Your cell phone doesn't initiate an Edge (or whatever) connection just to send/receive a text message. Instant Messaging in it's current form requires you to have that connection live.

          I'm not saying text messages aren't a scam or over priced... But there are really good reasons AIM et. al. aren't included as part of a cell phone's text messaging system. The technology just isn't designed around having more than a fraction of subscribers "in call"
          • by T-Bone-T (1048702)
            My last phone had AIM. It did use a data connection but each IM counted as an SMS.
          • by arivanov (12034)
            Wrong.

            SMS can be done over GPRS including Edge or 3G packet connection. The feature is present in most modern phones and most networks have upgraded their SMSCs to support it long ago.

            Unfortunately operators avoid enabling it by default. They have to justify the extortionate prices for SMS after all and with the legacy method which piggy-backs SMS onto signalling these prices are justified.
      • by maxume (22995)
        You should have wandered off typing about old people stuck in their ways.
      • Screw the Wi-Fi hotspots, "unlimited data plan" for the iPhone makes IM cheaper than SMS.

        SMS makes AT&T money, IM does not. This is also why iPhone SDK bans voice-over-ip apps like Skype. This would circumvent using up your cell phone minutes to call people and instead use the EDGE network to do it.

        Then again, I don't think i'd trust the EDGE network for much as it is ridiculously slow in most cities i've tried using it in on my iPhone.
        • by toleraen (831634) *
          I think you're forgetting that you are paying for the data connection as well.

          Oh, and on AT&Ts network my bandwidth tests return sustained 1Mbps+ connections. HSDPA is a wonderful thing! You can thank yourself for purchasing a phone that only supports a slower, last generation technology.
    • Wait... Not only do you fail to realize SMS is IM, but also fail to realize why it is so _popular_. (outside of the US)
      • Re: (Score:3, Informative)

        by snowraver1 (1052510)
        There is a big different. SMS uses the control channel of the cell tower, where as IM uses the normal data channels. The control channel is limited in bandwidth, where the data channel can accomodate much, much more data.
        • by PachmanP (881352)
          Well except any more text messages get sent over the data channels anyway. You just can charge more for 160 bytes if they "text messages" than you can for the 160 B of data...
    • Re: (Score:3, Insightful)

      by netsavior (627338)
      IM is the #1 most used data feature on my phone...

      My wife and I are in communication all the time, and it is seamless no matter if one or the other of us is at home, work, at the beach, at the mall, whatever. Same protocol, different device means when she is sipping her coffee at the desk checking email, and I am filling my car with gas 20 miles away, she doesn't have to scramble for her cellphone to ask me to go in and buy a pack of gum for her. It is annoying that more manufacturers don't place a lot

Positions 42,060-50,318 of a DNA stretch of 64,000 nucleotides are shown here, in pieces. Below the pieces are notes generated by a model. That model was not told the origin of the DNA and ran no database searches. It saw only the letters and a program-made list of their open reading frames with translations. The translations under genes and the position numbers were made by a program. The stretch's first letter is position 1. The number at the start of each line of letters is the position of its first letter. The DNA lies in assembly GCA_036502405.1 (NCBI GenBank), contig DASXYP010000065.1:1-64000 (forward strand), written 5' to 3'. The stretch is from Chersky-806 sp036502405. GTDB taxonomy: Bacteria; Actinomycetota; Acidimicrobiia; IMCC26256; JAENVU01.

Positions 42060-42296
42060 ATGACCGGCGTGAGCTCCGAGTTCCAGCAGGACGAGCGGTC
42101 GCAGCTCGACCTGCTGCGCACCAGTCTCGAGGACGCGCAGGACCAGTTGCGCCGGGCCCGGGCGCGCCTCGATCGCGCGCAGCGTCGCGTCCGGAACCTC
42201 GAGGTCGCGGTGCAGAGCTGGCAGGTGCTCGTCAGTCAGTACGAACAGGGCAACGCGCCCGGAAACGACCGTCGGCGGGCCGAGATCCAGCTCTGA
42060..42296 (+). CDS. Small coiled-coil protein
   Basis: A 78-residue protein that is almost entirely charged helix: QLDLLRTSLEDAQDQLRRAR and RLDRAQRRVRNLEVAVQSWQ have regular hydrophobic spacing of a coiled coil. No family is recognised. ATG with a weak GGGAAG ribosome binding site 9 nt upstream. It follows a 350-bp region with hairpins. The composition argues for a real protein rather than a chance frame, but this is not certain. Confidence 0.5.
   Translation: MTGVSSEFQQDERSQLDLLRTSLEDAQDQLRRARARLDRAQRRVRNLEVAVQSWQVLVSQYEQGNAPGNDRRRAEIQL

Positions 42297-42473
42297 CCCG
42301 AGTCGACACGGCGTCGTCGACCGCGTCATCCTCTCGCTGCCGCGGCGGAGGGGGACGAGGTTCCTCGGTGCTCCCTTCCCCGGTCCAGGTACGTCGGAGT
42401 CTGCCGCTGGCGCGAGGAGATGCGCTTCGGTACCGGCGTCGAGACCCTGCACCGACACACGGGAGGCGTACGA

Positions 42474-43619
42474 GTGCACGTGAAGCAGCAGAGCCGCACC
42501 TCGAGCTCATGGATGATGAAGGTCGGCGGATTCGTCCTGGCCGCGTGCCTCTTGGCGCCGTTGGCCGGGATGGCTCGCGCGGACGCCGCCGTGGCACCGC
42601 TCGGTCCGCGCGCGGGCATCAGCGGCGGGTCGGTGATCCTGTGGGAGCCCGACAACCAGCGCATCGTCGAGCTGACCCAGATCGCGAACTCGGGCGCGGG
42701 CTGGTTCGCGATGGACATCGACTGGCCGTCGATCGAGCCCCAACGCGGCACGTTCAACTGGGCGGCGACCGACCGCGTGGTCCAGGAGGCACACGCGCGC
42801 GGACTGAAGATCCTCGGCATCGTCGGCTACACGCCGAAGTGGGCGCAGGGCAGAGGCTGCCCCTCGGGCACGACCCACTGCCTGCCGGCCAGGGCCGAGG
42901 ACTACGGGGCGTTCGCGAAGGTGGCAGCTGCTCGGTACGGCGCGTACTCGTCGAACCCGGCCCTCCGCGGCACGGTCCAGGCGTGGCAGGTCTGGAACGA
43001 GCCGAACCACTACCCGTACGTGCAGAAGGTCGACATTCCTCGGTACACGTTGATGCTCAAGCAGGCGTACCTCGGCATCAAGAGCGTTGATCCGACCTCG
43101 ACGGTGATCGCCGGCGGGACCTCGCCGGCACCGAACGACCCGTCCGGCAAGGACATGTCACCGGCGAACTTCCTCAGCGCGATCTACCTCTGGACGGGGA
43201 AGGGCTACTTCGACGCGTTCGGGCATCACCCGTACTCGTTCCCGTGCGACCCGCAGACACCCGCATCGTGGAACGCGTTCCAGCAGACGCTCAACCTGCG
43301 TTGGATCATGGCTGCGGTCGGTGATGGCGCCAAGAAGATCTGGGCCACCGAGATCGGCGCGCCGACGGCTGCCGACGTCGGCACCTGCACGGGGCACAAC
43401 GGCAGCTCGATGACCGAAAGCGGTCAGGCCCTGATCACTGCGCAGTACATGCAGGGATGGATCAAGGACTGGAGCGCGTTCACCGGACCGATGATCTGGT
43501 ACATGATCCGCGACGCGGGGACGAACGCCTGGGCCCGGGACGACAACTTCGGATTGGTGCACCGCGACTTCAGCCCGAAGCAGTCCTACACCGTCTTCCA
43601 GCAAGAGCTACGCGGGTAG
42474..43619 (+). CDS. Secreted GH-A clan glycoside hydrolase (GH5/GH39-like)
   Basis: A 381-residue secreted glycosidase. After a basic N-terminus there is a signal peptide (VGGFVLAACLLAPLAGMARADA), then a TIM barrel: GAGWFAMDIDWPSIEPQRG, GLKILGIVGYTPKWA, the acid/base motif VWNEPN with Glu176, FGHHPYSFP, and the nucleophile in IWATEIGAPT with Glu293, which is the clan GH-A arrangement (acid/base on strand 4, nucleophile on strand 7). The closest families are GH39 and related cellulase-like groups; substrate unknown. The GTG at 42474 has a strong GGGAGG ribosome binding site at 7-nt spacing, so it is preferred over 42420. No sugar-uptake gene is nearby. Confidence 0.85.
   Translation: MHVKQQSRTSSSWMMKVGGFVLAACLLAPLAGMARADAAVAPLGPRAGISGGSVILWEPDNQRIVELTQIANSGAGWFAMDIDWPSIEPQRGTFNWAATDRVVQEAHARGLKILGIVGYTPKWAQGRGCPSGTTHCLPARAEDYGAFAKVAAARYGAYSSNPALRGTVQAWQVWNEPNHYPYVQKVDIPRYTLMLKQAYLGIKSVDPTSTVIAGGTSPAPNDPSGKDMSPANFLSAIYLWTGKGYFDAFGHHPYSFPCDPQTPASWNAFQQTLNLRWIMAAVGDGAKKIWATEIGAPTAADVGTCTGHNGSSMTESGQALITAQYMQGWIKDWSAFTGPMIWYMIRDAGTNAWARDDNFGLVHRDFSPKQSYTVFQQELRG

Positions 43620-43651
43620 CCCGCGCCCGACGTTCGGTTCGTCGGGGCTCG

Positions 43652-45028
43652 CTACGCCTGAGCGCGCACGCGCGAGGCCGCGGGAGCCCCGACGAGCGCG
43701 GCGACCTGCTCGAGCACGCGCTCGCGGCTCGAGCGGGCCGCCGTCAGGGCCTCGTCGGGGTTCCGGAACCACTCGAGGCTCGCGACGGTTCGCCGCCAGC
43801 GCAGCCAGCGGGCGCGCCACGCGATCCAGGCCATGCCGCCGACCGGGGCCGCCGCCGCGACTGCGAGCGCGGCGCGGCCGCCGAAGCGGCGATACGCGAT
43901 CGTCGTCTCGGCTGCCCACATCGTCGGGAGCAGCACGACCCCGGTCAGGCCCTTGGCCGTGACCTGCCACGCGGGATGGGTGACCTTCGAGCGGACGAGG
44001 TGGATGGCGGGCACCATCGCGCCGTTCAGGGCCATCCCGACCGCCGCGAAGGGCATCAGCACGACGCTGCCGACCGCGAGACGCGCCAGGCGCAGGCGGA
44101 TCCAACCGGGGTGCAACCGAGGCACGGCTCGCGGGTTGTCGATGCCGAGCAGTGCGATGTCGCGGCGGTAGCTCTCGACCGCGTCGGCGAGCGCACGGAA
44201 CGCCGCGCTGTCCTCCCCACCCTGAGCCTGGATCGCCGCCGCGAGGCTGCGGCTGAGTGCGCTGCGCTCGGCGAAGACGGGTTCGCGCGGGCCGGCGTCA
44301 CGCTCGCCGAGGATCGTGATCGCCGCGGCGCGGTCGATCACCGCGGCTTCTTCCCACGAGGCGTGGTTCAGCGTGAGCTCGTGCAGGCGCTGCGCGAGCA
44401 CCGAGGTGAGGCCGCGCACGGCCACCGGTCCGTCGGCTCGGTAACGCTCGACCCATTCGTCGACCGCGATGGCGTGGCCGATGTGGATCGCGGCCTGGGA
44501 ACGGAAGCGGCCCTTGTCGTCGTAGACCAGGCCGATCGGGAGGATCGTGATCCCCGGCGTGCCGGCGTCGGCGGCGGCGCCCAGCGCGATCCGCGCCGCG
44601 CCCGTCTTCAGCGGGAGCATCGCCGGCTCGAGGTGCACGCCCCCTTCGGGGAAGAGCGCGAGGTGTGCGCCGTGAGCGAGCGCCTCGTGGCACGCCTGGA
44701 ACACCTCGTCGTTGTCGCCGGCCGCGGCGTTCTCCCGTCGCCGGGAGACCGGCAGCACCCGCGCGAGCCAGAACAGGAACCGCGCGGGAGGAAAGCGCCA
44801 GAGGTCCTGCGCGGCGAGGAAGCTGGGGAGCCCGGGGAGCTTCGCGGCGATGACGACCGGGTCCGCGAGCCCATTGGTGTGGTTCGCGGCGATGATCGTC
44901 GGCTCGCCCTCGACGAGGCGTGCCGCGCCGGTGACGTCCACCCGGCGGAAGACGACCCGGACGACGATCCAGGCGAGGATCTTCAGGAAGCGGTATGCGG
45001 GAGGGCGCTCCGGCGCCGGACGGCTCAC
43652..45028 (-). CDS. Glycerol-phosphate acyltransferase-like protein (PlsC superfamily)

• Re: (Score:2, Interesting)

      by pete-classic (75983)
      Two word answer: Night club.

      Longer answer: Each of the combinations of synchronous and asynchronous, and visual and aural communication have their place. Need to send a street address, but the recipient doesn't really need it until tomorrow? Send an email. Need to tell a friend that you're at the upstairs bar? Send an SMS.

      I find that, now that I'm accustomed to using SMS, it comes in handy often. It hits a sweet spot of high precedence without requiring true synchronicity, while enforcing pithiness.

      -Pe
      • by tlhIngan (30335)

        Need to send a street address, but the recipient doesn't really need it until tomorrow? Send an email. Need to tell a friend that you're at the upstairs bar? Send an SMS.

        Better yet, call them.

        SMS latency can be extremely random. Sure, 99% of SMSes are received within say, 5 minutes of them being sent, but a significant number bounce around the system enough that they may be received hours or days later. Worse still, if there's a slight strangeness in the SMS providers, you can keep receiving the *SAME* SMS

        • Me: I'm upstairs.
          Friend: WHAT?
          Me: I'M UPSTAIRS
          Friend: WHAT?
          Me: I'M UPSTAIRS
          Friend: WHAT?
          Me: *click*

          I'll take my chances with SMS, thanks.

          -Peter
    • by Rycross (836649)
      My girlfriend is currently living in another country. If I connect via an IM program, then I can talk to her for the cost of my unlimited data plan. If I call her up or send an SMS then I have to pay.

      Of course, when I'm at home we use Skype. But usually I have to chat with her when I'm working (code compiling!), and my work blocks all IM, so I have to use my phone. Luckily the nature of IM also means that I can work and talk to her at the same time.